UPDATE Sept. 27, 2017: Ayla Reynolds, missing since December 2011, was officially declared deceased Wednesday.
Bangor Daily News reports: "Missing Waterville toddler Ayla Reynolds, the focal point of the largest criminal investigation in Maine State Police history, has officially been declared deceased by a Cumberland County probate judge.
"Ayla Bell Reynolds died on or about December 17, 2011, Judge Joseph Mazziotti officially declared, according to documents filed Wednesday," Bangor Daily News reports.
May 23, 2016:
It's one of the most publicized cases ever in the state of Maine. A darling little 20-month-old is reported missing by her father.
Ayla's father says he put his child to bed, but in the morning she was gone. Is she simply just missing, or did something else happen inside that house? The answer to that question depends on who you ask.
Trista Reynolds wants answers. But what she desperately needs is her baby daughter Ayla.
Twenty-month-old Ayla Reynolds mysteriously disappeared from her own father's house in Waterville, Maine just days before Christmas 2011. Police discover a disturbing amount of blood. It's Ayla's, but she's nowhere to be found.
Little Ayla was a surprise pregnancy for Trista and her then-boyfriend Justin DiPietro.
"He said let's put her up for adoption," said Trista. "I said 'You're absolutely crazy, I will not do that.'"
Trista was a loving mom, but shortly after Ayla's first birthday, an old demon surfaced. She made the decision to go to rehab.
"I needed to get myself better for her, that's why I did it," said Trista.
The plan was for little Ayla to stay with Trista's sister, but Trista says Justin and his mom pulled a fast one and convinced a Department of Health and Human Services worker to give them legal custody.
But shortly after Trista checked into rehab, she claims Justin and his mom, Phoebe DiPietro convinced a Department of Heath and Human Services worker they were supposed to have legal custody of Ayla.
Trista and her father Ronald Reynolds were both worried about Ayla living with Justin. They both claim she often came back home with mysterious injuries, which is consistent with what DHHS found in its investigation.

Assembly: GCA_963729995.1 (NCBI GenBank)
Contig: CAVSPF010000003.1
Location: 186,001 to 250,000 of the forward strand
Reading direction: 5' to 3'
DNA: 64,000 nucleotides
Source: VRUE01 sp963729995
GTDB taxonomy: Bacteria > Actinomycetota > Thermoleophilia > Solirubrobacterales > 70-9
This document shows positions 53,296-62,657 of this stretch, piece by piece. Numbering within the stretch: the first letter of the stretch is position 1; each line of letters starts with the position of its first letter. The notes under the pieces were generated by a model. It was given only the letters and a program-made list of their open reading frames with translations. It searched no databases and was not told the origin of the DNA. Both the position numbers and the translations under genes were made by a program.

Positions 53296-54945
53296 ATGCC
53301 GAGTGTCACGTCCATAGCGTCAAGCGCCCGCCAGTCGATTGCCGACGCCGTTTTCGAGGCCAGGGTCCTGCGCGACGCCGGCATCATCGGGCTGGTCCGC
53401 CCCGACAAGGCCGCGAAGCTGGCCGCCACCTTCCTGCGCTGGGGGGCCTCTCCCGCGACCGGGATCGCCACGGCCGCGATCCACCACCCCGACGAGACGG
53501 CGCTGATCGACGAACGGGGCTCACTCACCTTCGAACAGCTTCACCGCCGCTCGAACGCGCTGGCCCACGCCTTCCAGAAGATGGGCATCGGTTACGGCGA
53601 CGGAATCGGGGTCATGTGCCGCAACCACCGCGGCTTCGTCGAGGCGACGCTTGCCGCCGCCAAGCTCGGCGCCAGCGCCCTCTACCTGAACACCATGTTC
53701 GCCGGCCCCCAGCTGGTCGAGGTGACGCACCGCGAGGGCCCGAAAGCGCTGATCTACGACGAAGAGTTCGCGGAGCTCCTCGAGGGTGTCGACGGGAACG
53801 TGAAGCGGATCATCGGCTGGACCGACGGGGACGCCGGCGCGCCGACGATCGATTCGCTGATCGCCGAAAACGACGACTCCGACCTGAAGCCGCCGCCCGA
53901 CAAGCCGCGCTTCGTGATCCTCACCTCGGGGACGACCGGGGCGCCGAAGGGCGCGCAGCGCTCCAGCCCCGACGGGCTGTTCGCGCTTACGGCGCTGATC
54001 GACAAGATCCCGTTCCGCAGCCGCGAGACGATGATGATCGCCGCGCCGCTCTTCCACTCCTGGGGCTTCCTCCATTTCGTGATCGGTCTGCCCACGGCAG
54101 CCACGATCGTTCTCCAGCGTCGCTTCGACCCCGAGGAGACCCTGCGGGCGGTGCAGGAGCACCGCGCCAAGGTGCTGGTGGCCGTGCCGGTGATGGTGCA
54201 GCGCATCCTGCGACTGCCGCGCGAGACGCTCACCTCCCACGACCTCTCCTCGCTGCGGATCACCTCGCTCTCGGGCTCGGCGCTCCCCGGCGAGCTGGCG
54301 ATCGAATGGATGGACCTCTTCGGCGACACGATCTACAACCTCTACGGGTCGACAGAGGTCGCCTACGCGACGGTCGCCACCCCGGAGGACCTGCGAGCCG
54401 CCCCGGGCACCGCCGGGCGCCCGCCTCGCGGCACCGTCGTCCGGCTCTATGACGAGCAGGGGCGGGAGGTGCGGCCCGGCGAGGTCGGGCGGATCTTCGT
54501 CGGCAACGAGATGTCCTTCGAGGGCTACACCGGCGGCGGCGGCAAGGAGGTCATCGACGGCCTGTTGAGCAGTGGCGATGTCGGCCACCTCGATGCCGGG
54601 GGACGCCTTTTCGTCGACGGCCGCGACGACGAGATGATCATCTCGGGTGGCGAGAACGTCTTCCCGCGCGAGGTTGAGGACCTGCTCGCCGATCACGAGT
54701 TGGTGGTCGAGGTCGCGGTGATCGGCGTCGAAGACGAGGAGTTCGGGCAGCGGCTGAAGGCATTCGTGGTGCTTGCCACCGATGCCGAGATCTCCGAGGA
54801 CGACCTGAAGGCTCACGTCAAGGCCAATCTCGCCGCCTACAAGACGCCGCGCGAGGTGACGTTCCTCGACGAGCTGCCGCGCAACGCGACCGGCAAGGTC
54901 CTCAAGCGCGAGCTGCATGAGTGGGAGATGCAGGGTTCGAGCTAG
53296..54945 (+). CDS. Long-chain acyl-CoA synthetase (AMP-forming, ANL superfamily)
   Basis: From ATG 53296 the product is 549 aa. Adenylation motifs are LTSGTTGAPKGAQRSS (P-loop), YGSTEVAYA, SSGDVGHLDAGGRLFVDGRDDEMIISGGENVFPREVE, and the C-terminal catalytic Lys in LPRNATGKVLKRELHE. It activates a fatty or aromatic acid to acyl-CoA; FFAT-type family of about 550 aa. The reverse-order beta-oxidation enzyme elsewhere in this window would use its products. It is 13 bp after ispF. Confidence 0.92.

"She had bruises like going up her leg, and I said 'What's this, Justin?' And he was like 'Oh, she was playing at Chuck E. Cheese in a ball pit and some little kid was kicking her,'" said Trista. "Problem was there was no ball pit at Chuck E. Cheese."
Trista immediately checked herself out of rehab and began to fight to get Ayla back.
"I said 'Justin, why aren't you bringing her to me? Why won't you let me see her?'" said Trista. "And he said 'You're never going to see her again.' And that's when I started thinking 'What are you doing?'"
Trista says Justin kept Ayla from her for weeks, and then she learned her daughter had a broken arm. Justin claims it was raining and dark, he was carrying her, he tripped on some steps and accidentally landed on top of little Ayla. But Ronald says it was an all-too-familiar story.
"I don't believe it was an accident," said Ronald, Trista's father.
Trista says she called to check on Ayla, but Justin told her their 19-month-old daughter is too busy to come to the phone.
"He said 'Well, she's watching 'Home Alone' right now,' and I was like 'Really, you're not going to let me talk to her?' and he never did, and that was it," said Trista.
Trista would never speak to or see her daughter Ayla ever again.
"I got on the phone, and it was my dad, and he was in tears, and I said 'Dad, what's going on, what's wrong?' And he said 'The police are here and Ayla's missing. Nobody knows where she is,'" said Trista.
According to the Maine State Police, Justin put Ayla in her bed around 8 o'clock the night before, and when he went to check on her the next morning her bed was empty.
"Obviously when a toddler wanders off, we obviously start searching, starting from the place where she was last seen, and in this place it was their home, and that search got wider and wider," said Steve McCausland, a spokesman for the Maine Department of Public Safety.
While police and divers searched every inch of Waterville, investigators begin questioning Justin, his sister Elisha, and his girlfriend Courtney, who were all in the house that night. All three claim little Ayla was abducted.
"We don't think she was abducted, we don't think she wandered off, and we think foul play is involved," said McCausland.
Within days, what began as a desperate search for a lost little girl turns into a hunt for a possible killer.
"We think it is highly unlikely Ayla Reynolds will be found alive," police announced at a news conference.
Police found Ayla's blood throughout the house.
Trista says police showed her crime scene photos from inside the house the morning Ayla went missing, and a map pinpointing every spot where they found Ayla's blood.
"It was found on her slippers, a baby doll, in her car seat, but I feel like the downstairs is where it all ended for Ayla because of what they found, and they also found vomit and saliva mixed in with her blood," said Trista.
Then, Trista says, cops gave her their theory of what happened to Ayla.
"They actually think that it ended with them rolling her up in a blanket and sticking her in a tote," said Trista.
Police refuse to name anyone a suspect. But they wholeheartedly believe there's a dirty secret being covered up.
"We have said from the very beginning that the three adults inside that home know more than they have told us," said DPS spokesman Steve McCausland.